Working Cash Bonds for Building Projects Approved in Second District

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The Illinois Appellate Court, Second District, in the case of 1001 Ogden Avenue Partners v. Henry, has given school districts a major victory in the on-going battle against one of the most persistent arguments made in tax rate objections.

Illinois school districts often need to raise money to pay for capital projects in amounts which cannot be funded through normal operating revenues. This can be through the issuance of bonds, borrowing money which is paid off over a period of years.  The law specifies several different kinds of school district bonds and the mechanism for obtaining the authority to issue them differs with each kind of bond.  Some bonds always require voter approval, some only have to be submitted to referendum upon filing of a petition signed by a particular number of registered voters (“back door referendum”), and some do not need voter approval at all.  Working cash bonds fall into the middle category, requiring voter approval only upon proper petition.  Once working cash bonds have been issued, the money in the working cash fund may be used for many purposes, including short-term inter-fund loans.  But working cash moneys may also be transferred to other district funds on a permanent basis.  It has long been the practice of school districts throughout the State to issue working cash bonds and then use the proceeds to finance various types of building projects short of building a new school.

Over the last several years, however, taxpayers in multiple counties have been filing rate objections alleging that the School Code and the Property Tax Code do not permit the issuance of non-referendum bonds, such as those for working cash, if the school district intends to use those bonds to finance any kind of building project. The objectors have contended that direct referendum approval of “building bonds” is the exclusive means for financing building-related projects, regardless of the scope or size of the project.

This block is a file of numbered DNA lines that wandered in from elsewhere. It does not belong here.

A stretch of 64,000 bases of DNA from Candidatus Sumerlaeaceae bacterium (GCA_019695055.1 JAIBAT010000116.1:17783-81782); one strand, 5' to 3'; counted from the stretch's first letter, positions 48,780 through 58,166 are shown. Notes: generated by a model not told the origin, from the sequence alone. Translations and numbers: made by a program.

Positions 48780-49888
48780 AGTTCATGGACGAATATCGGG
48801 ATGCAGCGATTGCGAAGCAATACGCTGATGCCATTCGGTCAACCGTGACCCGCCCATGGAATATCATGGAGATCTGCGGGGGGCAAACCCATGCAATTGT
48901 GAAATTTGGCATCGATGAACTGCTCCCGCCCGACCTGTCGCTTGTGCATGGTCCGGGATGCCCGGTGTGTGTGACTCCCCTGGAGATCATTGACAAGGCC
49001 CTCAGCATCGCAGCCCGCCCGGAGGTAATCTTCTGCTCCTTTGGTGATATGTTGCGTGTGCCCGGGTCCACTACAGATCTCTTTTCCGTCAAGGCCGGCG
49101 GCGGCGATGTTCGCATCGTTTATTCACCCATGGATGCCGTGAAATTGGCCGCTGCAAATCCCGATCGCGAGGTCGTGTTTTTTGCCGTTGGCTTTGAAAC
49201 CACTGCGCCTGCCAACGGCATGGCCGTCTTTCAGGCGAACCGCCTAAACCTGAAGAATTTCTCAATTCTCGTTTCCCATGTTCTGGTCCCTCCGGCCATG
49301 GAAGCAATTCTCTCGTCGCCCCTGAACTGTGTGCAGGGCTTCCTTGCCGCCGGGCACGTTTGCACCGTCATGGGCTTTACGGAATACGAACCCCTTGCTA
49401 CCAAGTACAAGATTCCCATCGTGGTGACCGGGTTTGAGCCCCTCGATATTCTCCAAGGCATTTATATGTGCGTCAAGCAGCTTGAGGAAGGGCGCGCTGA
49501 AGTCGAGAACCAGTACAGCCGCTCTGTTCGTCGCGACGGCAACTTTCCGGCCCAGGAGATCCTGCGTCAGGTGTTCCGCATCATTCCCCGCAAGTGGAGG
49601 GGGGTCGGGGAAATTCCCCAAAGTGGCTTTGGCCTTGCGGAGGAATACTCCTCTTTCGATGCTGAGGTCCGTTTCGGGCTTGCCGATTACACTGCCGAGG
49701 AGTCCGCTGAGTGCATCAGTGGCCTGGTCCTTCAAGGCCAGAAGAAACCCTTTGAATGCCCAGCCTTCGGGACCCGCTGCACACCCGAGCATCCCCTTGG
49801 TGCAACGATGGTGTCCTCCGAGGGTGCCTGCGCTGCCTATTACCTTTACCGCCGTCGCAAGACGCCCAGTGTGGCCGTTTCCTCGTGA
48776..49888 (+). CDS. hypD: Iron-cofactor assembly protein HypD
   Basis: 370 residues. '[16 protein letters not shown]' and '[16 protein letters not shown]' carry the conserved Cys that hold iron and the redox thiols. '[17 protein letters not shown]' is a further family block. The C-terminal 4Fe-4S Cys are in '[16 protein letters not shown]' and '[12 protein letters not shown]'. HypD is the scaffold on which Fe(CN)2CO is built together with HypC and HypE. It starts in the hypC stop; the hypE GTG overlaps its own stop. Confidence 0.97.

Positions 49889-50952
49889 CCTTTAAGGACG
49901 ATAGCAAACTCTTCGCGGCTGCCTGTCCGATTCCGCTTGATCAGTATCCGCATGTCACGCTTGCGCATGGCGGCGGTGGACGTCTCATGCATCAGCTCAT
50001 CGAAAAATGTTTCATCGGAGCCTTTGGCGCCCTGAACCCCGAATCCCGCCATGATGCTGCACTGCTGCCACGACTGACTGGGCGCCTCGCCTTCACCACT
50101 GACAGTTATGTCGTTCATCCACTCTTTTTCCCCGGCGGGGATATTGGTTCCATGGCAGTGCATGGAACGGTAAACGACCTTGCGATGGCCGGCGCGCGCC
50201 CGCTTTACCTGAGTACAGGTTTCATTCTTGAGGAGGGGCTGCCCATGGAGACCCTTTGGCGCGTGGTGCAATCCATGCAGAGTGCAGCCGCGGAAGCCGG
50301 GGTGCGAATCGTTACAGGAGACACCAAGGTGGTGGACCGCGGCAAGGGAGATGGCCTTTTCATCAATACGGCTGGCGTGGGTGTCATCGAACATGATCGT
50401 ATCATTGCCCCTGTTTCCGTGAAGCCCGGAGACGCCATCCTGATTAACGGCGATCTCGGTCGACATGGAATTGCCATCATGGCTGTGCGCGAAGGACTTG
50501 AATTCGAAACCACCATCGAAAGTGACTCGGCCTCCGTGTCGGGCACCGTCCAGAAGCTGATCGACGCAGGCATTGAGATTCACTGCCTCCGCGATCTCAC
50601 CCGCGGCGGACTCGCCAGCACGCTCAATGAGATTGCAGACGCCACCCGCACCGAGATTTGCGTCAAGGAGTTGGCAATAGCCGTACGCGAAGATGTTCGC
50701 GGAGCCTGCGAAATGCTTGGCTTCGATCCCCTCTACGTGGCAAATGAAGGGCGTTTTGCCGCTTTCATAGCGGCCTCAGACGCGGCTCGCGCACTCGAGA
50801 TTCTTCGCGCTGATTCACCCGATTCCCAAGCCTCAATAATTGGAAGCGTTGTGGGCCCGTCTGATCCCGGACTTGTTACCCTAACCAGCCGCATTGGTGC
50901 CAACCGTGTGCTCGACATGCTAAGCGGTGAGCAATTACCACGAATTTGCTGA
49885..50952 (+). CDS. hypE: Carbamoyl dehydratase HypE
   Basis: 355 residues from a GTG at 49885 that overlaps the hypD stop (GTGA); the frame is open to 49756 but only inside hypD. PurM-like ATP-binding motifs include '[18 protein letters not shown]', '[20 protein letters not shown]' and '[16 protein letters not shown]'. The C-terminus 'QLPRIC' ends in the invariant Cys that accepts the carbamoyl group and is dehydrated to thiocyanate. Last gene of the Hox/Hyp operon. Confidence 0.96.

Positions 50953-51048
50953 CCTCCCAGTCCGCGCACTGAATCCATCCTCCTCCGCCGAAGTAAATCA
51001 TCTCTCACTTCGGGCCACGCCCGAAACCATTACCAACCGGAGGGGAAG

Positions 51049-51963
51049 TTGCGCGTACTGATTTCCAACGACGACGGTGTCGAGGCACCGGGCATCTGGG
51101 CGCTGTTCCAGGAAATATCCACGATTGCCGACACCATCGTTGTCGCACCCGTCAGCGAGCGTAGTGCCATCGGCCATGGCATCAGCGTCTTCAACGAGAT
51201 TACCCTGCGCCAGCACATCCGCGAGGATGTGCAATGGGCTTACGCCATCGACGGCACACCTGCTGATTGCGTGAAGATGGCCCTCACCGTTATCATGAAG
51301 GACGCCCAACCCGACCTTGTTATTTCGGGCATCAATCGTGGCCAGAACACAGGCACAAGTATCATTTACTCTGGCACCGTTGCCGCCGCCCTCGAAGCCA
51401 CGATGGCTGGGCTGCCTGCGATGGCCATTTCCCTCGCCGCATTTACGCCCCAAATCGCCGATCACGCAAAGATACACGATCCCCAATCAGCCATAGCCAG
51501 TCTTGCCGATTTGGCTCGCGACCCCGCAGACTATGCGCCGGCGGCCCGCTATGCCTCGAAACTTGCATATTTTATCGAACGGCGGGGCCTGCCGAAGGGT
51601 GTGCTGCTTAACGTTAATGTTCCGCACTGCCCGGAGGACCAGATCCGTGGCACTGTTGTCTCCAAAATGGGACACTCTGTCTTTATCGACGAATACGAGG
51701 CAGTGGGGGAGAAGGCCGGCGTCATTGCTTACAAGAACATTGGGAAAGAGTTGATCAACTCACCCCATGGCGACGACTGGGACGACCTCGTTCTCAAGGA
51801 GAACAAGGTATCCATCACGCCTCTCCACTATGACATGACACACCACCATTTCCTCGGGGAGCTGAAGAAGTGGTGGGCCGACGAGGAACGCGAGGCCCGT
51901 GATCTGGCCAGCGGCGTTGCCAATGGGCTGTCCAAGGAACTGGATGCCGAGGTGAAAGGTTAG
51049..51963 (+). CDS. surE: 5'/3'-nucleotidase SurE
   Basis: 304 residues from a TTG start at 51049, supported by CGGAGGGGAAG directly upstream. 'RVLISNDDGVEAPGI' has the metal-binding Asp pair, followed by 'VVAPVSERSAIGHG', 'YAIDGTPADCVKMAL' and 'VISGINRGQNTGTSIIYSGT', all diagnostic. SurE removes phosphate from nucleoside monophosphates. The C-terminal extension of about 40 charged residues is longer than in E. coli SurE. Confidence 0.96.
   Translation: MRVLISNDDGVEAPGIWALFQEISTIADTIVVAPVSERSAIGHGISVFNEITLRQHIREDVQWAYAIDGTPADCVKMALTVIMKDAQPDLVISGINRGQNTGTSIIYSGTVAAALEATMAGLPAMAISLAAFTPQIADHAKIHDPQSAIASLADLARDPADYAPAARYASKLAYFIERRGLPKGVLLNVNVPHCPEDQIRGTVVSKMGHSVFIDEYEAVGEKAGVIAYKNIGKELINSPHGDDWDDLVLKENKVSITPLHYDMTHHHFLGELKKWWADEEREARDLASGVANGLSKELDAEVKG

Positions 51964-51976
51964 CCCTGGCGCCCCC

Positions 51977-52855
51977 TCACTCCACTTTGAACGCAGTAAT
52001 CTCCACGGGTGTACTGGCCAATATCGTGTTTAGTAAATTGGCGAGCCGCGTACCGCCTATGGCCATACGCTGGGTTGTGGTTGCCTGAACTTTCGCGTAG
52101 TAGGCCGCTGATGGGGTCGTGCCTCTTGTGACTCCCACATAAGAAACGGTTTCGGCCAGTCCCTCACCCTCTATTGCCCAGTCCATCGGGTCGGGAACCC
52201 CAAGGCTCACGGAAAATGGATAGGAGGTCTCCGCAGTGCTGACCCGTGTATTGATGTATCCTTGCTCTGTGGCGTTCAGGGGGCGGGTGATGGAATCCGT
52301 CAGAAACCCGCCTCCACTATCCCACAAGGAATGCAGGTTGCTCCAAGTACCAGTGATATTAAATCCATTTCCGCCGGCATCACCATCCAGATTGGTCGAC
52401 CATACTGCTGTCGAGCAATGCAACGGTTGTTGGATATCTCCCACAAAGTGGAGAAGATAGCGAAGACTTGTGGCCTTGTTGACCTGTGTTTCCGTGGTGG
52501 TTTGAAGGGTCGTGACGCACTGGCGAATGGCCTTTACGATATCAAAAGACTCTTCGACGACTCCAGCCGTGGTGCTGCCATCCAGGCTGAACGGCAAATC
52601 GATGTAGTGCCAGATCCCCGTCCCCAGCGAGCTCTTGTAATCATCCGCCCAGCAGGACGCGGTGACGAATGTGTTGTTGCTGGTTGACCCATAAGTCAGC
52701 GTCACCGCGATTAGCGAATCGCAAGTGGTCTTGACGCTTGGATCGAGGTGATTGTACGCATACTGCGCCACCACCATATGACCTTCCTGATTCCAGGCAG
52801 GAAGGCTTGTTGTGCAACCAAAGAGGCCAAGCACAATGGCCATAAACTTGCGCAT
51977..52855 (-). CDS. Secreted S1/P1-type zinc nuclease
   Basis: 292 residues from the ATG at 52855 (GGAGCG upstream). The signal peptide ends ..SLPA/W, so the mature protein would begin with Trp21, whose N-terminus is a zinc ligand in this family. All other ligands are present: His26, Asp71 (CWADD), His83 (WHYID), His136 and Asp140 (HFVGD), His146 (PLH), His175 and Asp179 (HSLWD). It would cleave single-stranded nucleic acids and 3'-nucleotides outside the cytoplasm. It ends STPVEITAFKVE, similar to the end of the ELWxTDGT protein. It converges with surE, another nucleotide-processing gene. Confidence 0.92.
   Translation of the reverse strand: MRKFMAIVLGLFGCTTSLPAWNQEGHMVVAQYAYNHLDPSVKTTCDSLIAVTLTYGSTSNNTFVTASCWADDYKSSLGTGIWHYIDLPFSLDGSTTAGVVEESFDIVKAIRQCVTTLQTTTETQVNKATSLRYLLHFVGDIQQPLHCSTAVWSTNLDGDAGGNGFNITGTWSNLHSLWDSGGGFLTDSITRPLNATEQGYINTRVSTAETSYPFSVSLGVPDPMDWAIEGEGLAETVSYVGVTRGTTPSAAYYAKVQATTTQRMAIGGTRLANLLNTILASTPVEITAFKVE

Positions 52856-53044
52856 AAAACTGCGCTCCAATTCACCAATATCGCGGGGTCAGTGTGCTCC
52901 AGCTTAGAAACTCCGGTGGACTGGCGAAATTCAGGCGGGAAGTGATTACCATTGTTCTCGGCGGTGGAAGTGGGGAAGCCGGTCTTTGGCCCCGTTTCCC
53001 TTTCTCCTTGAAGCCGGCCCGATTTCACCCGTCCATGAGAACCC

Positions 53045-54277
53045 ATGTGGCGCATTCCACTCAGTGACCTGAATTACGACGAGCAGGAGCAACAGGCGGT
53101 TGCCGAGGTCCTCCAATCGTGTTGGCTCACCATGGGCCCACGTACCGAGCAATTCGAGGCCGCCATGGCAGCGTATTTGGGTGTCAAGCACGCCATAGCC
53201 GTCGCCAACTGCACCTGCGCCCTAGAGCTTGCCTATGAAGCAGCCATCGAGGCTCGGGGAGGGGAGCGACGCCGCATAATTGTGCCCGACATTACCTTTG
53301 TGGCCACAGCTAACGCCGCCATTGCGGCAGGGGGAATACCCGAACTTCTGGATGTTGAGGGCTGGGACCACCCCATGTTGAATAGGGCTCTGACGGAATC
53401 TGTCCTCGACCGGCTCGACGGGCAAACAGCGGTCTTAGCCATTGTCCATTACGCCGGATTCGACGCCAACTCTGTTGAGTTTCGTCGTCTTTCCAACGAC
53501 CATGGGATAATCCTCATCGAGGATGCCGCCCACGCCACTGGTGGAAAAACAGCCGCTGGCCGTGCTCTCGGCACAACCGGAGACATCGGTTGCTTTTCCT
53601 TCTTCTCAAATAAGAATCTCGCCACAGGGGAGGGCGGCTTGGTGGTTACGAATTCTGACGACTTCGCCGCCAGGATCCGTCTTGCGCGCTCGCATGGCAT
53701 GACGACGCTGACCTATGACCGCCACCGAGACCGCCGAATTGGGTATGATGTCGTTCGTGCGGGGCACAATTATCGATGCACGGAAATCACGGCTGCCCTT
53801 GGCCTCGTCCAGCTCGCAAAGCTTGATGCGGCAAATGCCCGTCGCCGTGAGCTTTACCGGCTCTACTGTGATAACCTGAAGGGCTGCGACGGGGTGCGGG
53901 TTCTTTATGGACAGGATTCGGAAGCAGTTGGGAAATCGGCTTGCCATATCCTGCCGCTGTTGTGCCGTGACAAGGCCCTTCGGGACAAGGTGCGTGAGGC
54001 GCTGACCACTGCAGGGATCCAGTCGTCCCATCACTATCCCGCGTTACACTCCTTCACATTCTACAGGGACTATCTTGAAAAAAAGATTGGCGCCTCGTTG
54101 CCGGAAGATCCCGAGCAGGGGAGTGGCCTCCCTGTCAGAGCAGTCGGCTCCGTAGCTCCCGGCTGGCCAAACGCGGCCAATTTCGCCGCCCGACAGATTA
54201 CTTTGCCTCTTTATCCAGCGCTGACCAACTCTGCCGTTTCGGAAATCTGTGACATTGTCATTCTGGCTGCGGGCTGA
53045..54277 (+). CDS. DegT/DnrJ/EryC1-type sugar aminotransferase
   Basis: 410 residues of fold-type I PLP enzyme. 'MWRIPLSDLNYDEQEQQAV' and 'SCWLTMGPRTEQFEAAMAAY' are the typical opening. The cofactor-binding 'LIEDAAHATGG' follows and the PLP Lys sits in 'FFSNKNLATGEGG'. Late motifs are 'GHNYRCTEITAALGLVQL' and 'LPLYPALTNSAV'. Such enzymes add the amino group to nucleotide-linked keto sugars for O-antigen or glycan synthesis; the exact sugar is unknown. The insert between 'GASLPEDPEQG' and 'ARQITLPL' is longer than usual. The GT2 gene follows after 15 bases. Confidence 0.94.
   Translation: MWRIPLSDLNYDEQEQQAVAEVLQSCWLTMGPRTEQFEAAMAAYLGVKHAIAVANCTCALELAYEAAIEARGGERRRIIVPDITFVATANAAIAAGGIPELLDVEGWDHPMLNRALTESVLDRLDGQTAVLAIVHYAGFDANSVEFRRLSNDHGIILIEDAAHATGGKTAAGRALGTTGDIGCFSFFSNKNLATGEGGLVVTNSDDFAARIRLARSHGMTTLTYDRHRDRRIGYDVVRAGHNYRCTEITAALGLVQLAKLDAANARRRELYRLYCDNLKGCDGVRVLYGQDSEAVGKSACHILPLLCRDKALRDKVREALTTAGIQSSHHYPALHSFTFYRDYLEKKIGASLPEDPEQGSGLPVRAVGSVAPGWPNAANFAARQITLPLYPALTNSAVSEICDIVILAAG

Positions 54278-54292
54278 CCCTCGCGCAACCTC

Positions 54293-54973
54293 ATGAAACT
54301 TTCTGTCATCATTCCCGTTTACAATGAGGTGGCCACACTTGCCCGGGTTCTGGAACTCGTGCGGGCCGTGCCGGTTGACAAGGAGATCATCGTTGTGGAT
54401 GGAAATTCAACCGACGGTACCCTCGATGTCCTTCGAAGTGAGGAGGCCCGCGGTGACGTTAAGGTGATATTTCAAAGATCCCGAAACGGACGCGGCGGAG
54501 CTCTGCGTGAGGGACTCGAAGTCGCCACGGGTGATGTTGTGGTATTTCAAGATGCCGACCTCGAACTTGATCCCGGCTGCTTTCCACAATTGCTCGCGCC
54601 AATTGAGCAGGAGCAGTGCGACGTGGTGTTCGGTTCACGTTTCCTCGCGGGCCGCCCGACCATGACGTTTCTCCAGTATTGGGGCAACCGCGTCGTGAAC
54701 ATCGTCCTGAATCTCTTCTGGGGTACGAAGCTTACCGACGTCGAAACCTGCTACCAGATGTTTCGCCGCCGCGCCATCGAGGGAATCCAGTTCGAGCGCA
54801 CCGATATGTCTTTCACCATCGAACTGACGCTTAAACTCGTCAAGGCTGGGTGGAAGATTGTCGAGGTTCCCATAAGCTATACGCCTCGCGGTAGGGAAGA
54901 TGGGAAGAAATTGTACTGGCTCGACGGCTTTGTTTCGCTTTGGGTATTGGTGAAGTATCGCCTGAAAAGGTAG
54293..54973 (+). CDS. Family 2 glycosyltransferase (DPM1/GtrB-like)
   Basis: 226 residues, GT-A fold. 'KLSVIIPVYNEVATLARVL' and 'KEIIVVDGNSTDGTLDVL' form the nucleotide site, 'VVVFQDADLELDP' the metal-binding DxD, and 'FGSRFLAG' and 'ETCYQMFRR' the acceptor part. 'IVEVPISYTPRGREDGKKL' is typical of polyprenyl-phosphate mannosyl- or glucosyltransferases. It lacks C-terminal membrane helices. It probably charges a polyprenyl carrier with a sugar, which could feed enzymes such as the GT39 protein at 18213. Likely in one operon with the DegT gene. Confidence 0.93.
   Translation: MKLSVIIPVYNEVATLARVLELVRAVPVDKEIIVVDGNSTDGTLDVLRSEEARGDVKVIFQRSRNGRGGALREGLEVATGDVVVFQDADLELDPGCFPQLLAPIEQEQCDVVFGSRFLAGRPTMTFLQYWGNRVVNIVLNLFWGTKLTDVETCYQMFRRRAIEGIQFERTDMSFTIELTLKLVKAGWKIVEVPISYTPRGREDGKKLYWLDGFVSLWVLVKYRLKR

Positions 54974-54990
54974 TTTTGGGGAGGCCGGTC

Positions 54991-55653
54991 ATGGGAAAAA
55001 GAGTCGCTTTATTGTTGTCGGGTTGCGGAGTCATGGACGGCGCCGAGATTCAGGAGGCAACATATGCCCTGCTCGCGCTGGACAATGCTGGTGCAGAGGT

This issue has been actively litigated for several years in both the Cook County and the DuPage County Circuit Courts. The DuPage Court ruled against the objectors in September 2016.  Upon the appeal of that decision, the Second District of the Appellate Court issued a unanimous opinion on September 21 which held that, where a school district complies with all of the statutory steps mandated in Article 20 of the School Code for the issuance of working cash bonds, then it need not also seek voter approval as required under Article 19 for building bonds, even though the district has indicated its intent to use the bonds to finance building projects.  The court explained that the School Code permits working cash bonds to be used for any “corporate purpose” and that capital projects — such as the roof maintenance, carpet replacement, ceiling repair, and door and toilet replacements done by one of the districts in this case — fit the broad definition of that term.  Although Article 19 building bonds, which always require voter approval, may be issued for the “building, equipping, altering or repairing [of] school buildings or purchasing or improving school sites”, the legislature did not intend for Article 19 bonds to be the exclusive means of financing any and all projects which meet this description.    While there is some overlap in the purpose for which Article 19 building bonds and Article 20 working cash bonds may be used, the two provisions include different tax and borrowing limitations and different procedures.  Thus, as a practical matter, school districts cannot use working cash bonds for the largest capital projects, such as building a new school.  (Besides the amount of money required to build a completely new school building, the School Code expressly requires a referendum for that purpose.)  Finally, despite the assertions by the objectors that the districts had been “fraudulent” and “hid” their true intent in order to “scam” the public, the Court found that, by complying with all of the notice and hearing requirements of several different statutory provisions, the districts had provided the taxpayers with ample opportunity to pose any questions they had or to submit petitions requesting a referendum.

The consequences of a court decision going the other way can hardly be overstated. Not only would those school districts with pending objections of this sort (and there are scores of those) face the prospect of losing millions of dollars in revenue through tax refunds, no school district in the future would be able to finance even the most routine capital projects without waiting for voter approval.

Nonetheless, this opinion may not end the dispute. First, the DuPage County objectors in the 1001 Ogden Avenue Partners case may seek a rehearing in the Appellate Court, review by the Illinois Supreme Court, or both.  Further, the Cook County objectors have their own objections still pending and are expected to continue to pursue their remedies there, possibly to the First District of the Appellate Court.  But the decision last week from the Second District Court is the first ruling on that level and hopefully indicates how this important school finance dispute will ultimately be resolved.

If you have questions about this topic, or tax rate objections generally, please contact one of our attorneys in Oak Brook (630.928.1200) or Flossmoor (708.799.6766).


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